Gurus behaving badly

Another spiritual guru has been arrested in the US. This time, it's Swami Prakashanand Saraswait, a 79-year-old Hindu svengali, owner of a 200-acre ashram in Texas, and founder of 'the International Society of Divine Love'. He's been accused by US police of groping underage girls on several occasions in the mid-1990s.
He's the latest, but by no means the first, eastern guru to lose their celebrity status to scandals in the last few years. Others include:

  • Chogyam Rinpoche, founder of the Shambhala schools in the US and Europe, who died aged 48 from heavy alcohol abuse. He once, when drunk, crashed his car into a joke shop in Scotland, leaving him partially paralyzed, and was sometimes so drunk he had too be carried off stage during talks.
  • Sogyal Rinpoche, founder of the Rigpa schools in the West, and author of the best-selling Tibetan Book of the Living and Dying. In 1994, a $10 million civil law suit was brought against him by former students, claiming he had used his position as spiritual leader to sleep with his female students. The claim included charges of assault and battery. It was settled out of court.
  • Richard Baker-roshi, head of the San Francisco Zen Centre, which became a huge speculator in real estate under his leadership. Baker himself admitted to numerous sexual affairs with students.
  • Bikram Choudhury, founder of 'Hot Yoga', who told Business 2 magazine: 'Nobody does hatha yoga in America except me. My name is Guru of the Stars! I'm beyond Superman. I have balls like two atom bombs, two of them, 100 megatonnes each. Nobody fu*ks with me.'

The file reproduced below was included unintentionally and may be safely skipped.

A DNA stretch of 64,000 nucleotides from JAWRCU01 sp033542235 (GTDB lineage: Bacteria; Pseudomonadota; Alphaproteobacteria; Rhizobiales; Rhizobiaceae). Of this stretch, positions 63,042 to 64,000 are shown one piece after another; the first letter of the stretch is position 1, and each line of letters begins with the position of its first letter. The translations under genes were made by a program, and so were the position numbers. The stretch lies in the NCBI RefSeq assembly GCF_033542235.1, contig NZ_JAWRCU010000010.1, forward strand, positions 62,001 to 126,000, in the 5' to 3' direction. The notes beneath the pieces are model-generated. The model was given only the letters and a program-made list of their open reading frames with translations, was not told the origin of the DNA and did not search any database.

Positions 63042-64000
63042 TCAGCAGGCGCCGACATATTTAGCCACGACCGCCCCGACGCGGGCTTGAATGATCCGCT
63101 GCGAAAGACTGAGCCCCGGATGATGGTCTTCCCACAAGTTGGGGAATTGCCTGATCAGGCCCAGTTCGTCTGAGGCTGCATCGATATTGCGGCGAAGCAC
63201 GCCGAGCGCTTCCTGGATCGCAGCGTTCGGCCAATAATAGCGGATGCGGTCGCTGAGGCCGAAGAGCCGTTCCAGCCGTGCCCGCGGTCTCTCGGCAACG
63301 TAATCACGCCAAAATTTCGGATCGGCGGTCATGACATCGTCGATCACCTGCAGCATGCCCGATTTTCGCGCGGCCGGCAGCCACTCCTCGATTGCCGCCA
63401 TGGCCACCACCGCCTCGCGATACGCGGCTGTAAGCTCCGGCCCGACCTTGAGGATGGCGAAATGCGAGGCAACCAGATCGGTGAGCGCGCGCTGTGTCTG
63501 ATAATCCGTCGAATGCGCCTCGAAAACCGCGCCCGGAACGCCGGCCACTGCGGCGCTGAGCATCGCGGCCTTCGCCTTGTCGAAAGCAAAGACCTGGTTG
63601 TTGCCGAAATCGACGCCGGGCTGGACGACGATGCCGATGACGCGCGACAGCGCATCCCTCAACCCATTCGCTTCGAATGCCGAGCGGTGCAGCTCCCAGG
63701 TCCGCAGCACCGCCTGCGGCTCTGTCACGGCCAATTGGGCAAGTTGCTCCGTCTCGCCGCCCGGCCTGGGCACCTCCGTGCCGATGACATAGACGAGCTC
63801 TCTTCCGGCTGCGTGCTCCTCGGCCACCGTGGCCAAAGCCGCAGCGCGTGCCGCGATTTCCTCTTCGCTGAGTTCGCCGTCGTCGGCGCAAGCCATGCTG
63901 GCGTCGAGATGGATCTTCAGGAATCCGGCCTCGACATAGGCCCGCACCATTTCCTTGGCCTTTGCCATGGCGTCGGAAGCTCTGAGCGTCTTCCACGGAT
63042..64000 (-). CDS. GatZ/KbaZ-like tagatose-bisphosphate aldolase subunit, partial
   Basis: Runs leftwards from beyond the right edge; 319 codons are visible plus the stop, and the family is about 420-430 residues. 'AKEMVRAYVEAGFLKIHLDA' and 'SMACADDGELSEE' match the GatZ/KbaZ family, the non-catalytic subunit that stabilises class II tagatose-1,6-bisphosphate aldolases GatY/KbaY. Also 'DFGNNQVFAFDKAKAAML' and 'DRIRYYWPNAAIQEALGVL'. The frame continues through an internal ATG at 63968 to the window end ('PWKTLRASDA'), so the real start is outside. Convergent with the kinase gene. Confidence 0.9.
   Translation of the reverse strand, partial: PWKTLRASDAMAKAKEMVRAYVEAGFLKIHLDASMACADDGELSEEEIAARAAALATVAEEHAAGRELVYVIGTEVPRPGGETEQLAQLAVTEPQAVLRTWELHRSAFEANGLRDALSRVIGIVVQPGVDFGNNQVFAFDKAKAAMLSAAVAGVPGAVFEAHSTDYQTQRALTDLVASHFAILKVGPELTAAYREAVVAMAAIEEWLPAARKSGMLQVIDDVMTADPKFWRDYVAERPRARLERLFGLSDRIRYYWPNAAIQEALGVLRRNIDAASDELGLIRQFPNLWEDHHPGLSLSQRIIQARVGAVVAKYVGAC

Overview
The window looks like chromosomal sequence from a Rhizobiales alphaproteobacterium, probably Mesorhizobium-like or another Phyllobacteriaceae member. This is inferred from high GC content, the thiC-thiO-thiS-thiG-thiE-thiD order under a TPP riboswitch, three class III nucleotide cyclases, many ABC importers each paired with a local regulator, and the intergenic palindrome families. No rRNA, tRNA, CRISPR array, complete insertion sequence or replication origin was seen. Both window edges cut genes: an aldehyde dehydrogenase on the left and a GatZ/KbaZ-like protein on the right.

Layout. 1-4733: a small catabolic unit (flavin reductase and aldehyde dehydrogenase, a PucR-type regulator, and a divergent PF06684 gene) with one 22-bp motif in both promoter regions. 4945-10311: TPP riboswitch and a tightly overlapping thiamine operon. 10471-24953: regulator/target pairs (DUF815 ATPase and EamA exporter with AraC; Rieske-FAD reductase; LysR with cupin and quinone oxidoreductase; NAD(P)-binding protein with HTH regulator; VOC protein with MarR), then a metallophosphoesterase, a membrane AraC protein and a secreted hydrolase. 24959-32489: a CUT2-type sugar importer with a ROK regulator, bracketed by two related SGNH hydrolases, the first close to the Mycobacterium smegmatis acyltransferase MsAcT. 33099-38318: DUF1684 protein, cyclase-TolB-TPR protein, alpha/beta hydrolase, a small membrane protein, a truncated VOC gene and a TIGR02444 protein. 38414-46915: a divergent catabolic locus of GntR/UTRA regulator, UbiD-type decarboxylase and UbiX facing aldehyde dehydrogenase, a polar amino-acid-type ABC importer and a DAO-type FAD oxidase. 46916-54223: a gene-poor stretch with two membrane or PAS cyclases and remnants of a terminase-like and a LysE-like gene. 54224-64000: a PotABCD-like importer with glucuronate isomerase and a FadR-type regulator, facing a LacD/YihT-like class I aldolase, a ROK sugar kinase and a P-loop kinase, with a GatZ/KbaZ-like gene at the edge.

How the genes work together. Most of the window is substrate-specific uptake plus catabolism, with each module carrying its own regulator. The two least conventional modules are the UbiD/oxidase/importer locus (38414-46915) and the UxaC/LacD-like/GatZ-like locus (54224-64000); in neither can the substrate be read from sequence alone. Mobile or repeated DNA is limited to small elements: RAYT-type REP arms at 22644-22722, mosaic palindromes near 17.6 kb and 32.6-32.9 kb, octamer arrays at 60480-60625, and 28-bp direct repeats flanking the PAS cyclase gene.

And so on. Jack Kornfield, the eminent Buddhist author, once took a survey of around 50 Zen teachers in the West, and found that over a third of them had sex with students. It is everywhere in western spiritual traditions - I was interested in joining a meditation school in London, only to discover through the net it was infamous for its tantra sex scandals.
This is in large part a result of the naivete of westerners when it comes to visiting Asian gurus. People who are deeply suspicious of western organized religion suspend all scepticism when it comes to smiling brown-skinned men telling them to let go of their attachments as they slide their hand onto their knee.
People in the West are so desperate for spiritual salvation they are prepared to blind themselves to the rogues and charlatans making millions of dollars through the New Age industry in the last 30 years.
A basic code of ethics perhaps needs to be established for any type of healer, be it psychotherapist, priest or guru.